But then compare this rig with a 690 to this rig with 2x 1060's with both running Win7.

One thing that I did notice is that there arn't as many GTX 690's around these days as there use to be.

[edit] Nvidia rate the 1060's at 120W max draw, but mine rarely pull above 80W while crunching.

Cheers.


I just did a quick search for power consumption for the 690 and literally clicked the first link I saw, I was not concerned with power use as I was only planning on running a couple of these 690 cards at most.



from the link he posted, which showed the system power draw (not GPU only), but this was also at IDLE, ie, not doing anything but displaying a desktop.

a little further down they have a graph of the system under load, showing ~400W.


Thanks Ian, I do realize now that at max power draw I could run more 1060's per power supply vs the 690's I was going to use. I'll certainly go another route now -
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Message 1979004 - Posted: 6 Feb 2019, 22:46:36 UTC - in response to Message 1978996.  
Last modified: 6 Feb 2019, 22:46:51 UTC

I looked at the 1060's but the cuda cores were only 1280 and the GTX 690 is a dual GPU with 3072 cuda cores and a 512 memory bus, I was unaware of the compute compatibility for the special app for the older card.

CUDA Cores
1280
Graphics Clock (MHz)
1506
Processor Clock (MHz)
1708
Graphics Performance
high-11048


you can't compare raw cuda core count

1. across different architectures
2. when using different apps

the Pascal architecture of the 10-series cards is 2 generations newer than Kepler, and is leaps and bounds more power efficient.

the CUDA Special app by petri is much more optimized than the OpenCL apps that you'd be limited to using the 690. the special app is about 3x faster. a single 1060 can yield about 40-50k RAC.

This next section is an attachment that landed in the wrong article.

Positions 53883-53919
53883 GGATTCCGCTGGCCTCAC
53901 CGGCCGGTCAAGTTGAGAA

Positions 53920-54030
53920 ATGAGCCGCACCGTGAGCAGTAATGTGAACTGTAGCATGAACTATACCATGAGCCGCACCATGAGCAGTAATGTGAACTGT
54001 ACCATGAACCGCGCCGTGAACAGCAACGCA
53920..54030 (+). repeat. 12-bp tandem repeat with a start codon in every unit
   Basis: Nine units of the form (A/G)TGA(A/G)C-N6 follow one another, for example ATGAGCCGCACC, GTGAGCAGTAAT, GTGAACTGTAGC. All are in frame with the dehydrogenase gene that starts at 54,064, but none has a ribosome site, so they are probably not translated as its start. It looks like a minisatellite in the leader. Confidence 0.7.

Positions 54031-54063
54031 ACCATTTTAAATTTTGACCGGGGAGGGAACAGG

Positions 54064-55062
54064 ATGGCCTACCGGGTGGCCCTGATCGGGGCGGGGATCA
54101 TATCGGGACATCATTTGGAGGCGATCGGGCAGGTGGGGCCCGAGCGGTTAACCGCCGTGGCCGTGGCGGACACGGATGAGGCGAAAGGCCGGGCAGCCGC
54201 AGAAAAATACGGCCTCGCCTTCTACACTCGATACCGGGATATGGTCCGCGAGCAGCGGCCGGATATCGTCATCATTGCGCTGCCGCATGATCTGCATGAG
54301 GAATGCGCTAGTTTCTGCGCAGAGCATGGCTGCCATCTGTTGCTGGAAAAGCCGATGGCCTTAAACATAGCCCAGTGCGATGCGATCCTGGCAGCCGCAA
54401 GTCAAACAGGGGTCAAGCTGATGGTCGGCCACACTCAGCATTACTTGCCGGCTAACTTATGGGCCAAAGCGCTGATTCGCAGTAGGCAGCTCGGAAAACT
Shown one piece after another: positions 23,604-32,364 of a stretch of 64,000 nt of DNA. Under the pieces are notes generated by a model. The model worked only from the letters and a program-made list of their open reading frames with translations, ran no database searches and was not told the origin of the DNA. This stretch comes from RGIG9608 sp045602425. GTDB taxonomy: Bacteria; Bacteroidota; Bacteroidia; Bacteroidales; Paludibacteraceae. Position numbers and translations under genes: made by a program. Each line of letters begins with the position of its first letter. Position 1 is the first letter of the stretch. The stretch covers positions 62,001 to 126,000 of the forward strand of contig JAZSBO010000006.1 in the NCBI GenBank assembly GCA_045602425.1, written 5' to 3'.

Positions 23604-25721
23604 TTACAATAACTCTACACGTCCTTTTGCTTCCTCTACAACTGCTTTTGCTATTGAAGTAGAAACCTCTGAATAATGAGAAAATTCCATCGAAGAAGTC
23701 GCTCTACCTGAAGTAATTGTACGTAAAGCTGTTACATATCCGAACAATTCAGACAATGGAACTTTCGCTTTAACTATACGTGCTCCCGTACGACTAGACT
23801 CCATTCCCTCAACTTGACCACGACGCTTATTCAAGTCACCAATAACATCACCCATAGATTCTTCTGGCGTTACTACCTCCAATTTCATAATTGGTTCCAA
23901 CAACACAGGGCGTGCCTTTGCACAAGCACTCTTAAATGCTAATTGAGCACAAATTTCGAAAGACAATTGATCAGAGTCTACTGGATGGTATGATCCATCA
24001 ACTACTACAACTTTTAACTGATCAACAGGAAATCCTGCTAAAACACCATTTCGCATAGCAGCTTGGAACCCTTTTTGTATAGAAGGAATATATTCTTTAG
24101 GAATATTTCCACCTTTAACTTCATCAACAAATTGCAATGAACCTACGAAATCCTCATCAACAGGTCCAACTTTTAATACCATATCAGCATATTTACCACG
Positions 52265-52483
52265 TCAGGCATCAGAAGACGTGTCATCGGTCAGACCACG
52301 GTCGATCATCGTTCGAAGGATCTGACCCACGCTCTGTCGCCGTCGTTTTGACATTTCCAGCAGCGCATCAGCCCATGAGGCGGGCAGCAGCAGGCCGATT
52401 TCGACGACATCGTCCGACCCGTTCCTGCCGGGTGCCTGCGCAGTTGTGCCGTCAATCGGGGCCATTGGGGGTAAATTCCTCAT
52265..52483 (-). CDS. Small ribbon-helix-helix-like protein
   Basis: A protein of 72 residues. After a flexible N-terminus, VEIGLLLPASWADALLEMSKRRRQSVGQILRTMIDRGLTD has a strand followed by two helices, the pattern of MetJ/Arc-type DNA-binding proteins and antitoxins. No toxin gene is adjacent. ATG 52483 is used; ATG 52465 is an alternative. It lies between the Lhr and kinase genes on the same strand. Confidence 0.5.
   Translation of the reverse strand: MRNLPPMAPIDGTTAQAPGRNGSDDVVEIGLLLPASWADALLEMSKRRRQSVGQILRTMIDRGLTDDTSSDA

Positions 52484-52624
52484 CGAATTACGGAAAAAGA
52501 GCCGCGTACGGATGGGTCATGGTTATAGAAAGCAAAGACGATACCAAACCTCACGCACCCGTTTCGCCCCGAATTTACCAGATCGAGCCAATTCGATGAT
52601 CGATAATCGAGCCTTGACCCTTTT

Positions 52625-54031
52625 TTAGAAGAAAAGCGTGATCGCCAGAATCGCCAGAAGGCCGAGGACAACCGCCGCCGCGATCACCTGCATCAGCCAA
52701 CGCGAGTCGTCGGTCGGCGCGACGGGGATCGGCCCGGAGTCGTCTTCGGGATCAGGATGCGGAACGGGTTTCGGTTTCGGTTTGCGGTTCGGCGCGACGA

cuda counts aren't the whole story


I gotta ask Ian, are you really running 63 GPU's ?

[63] NVIDIA GeForce GTX 1080 Ti (4095MB) driver: 410.66
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Message 1979006 - Posted: 6 Feb 2019, 22:47:23 UTC - in response to Message 1978994.  

I looked at the 1060's but the cuda cores were only 1280 and the GTX 690 is a dual GPU with 3072 cuda cores and a 512 memory bus,

Some things to keep in mind for future purchases.

It's not just the number of cores, but the type of cores. There have been a lot of architectural improvements since the GTX 600 series. And even with a wider memory bus, dual GPUs on a single card tend to be at a disadvantage when it comes to memory bandwidth compared to a single GPU of the same type, even if it has a narrower memory bus (the memory bus on the GTX 690 is really 256bit. One 256 bit bus for each GPU= 512bit in marketing speak). And once again, there have ben considerable improvements over the years since the GTX 600 series came out.

The GTX 690 is 2*GTX 680s, but with GTX 670 clock speeds.

Looking at Shaggie's graphs, the GTX 1060 3GB puts out 400+ credits per hour (stock)- at 120W
A GTX 680 around 300, so the GTX 690 would be around 600- at 300W
This is with Windows on the SoG application. Running LINUX and the Special Application the GTX 1060 3GB would produce 3-4times as much credit, for 120W or less.
(the GTX 1050Ti puts out the same amount of work as a GTX 680, but for less power. For the same power usage as 1 GTX 690, you could run 4 GTX 1050Tis and put out more than double the work).

Shaggie's graphs show the work produced for the power used, the GTX 680 is one of the poorest performers (the GTX 690 would rate even lower). The GTX 1060 3GB is #10 in the top ten for efficiency (although it will eventually get bumped lower now the RTX 2060 has been released).
A more recent card might cost a lot more upfront to buy, but it will cost a lot, lot less to run.
Grant
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Message boards : Number crunching : Special App and Kepler Architecture